Author Options:

Could I use a joule thief to power 2 super bright blue leds? Answered

Using this instructable's instructions https://www.instructables.com/id/Make-a-Joule-Thief/, would it be possible to run 2 blue led's off 3.3 volts? I'm using a 3.3 volt logic system and I need to have 2 blue led's light. Also, how do I know what resistor to use for this? And could the led get too much voltage and be blown? Sorry I have so many questions. I've just never used a joule thief!


a blue led will light on a 3v battery...it should light on 3.3v. Nominally a 4v led might not light up, but I've found they do.

You only need to worry about current protection if you exceed the led's forward voltage, below that it won't draw enough current to hurt itself. the forward voltage is the threshold of damage if not protected from virtually unlimited current since the semiconductor is fully saturated/conducting at that point.

Yes, but since I am having two led's. I need twice the voltage. So my question still stands.

2 parallel leds. twice the current. your question is still answered.

frollard is correct. Make sure that you understand the properties of voltage and current in series and parallel circuits.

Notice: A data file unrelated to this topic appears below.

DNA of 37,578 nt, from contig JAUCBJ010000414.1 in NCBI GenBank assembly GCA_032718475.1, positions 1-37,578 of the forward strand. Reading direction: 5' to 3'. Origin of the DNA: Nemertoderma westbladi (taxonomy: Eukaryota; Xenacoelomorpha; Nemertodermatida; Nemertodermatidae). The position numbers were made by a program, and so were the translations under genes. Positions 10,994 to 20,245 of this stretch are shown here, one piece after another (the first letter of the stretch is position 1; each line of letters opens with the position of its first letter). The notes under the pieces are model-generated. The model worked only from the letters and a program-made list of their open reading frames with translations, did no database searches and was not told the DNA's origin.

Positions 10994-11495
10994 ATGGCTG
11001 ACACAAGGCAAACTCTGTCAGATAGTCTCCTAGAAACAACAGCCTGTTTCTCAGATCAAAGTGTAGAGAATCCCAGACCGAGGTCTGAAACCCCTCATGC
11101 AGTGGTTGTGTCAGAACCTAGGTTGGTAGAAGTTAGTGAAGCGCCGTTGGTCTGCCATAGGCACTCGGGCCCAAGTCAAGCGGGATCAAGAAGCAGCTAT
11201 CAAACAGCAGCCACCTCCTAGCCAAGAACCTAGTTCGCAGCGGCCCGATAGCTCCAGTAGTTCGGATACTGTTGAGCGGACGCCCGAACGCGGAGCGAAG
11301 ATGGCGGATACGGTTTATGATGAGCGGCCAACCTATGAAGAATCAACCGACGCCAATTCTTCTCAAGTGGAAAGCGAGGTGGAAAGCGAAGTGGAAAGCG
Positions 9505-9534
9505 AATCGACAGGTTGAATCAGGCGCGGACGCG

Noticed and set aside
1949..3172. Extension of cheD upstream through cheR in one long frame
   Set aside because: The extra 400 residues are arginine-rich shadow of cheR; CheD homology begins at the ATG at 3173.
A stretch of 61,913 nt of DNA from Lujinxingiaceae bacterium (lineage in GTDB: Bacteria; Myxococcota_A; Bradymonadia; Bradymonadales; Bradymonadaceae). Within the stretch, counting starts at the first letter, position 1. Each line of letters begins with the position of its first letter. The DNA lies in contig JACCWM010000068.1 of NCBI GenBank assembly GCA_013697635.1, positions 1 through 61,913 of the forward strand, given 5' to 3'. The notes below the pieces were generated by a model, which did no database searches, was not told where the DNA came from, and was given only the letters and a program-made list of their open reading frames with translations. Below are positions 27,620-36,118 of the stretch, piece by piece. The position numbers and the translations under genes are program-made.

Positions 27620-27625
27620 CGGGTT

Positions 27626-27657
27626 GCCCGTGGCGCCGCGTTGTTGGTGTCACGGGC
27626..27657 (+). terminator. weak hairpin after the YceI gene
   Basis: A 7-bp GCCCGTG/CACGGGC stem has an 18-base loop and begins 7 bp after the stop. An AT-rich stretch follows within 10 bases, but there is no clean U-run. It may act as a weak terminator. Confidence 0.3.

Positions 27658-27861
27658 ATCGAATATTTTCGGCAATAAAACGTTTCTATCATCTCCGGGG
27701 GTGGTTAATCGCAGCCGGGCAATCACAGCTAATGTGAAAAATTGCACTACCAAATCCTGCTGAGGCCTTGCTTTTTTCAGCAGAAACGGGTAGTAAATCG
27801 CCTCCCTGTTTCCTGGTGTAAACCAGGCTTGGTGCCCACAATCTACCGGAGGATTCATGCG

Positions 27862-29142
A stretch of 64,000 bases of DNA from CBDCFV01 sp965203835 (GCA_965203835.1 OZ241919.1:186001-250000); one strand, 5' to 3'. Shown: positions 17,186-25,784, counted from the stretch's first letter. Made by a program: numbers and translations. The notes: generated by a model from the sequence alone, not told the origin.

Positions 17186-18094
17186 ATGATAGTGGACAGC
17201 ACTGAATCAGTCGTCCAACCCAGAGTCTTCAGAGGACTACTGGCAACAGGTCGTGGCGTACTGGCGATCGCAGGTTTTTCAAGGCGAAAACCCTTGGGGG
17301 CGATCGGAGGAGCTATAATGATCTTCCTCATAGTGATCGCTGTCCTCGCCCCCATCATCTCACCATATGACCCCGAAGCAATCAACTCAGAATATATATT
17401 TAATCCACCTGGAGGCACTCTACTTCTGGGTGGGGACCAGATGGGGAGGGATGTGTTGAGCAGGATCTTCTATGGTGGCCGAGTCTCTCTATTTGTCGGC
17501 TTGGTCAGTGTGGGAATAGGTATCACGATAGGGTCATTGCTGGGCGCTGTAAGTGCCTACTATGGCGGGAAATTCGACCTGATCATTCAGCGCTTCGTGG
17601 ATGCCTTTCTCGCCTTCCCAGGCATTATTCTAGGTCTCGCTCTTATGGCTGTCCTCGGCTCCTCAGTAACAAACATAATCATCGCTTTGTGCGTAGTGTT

The AP wiring for 2 LEDs Way !

May they be blue white yellow or mixed... A


Sure this works too But runs for a shorter time using more battery...   A


Nevermind, everyone. I got it working off of 3.3 volts. I just hooked each led's anode to power and the cathode to a 1k resistor, then grounded the resistor. It seems to work fine. Thanks for your help!

Don't Forget To Be Awesome.

If you connect each of the two blue LEDs by itself to the 3.3V, then connect each one in series with a 33 ohm resistor, just for a small amount of current limiting.

If you connect both blue LEDs in series, they will need about 6.6 volts to light up to full brightness.  Use a Joule Thief, but reduce the number of turns for the feedback winding to half as many turns as the primary winding.  For example, if you have 20 turns for the primary, then wind 10 turns for the feedback winding.  You may have to increase the 1000 ohm resistor, too.  I would start out with 4.7k, and see if they are bright enough.

BTW, if you are connecting this to a 3.3V, high amperage supply, you should always use a fuse close to the supply.  A 1/4 amp fuse would be more than enough.


6 years ago

A lot of joule thiefs are current types, that means they generate
an increasing voltage until current flows, so put your two blues
in series and attach to a JT.

Maybe change some turns.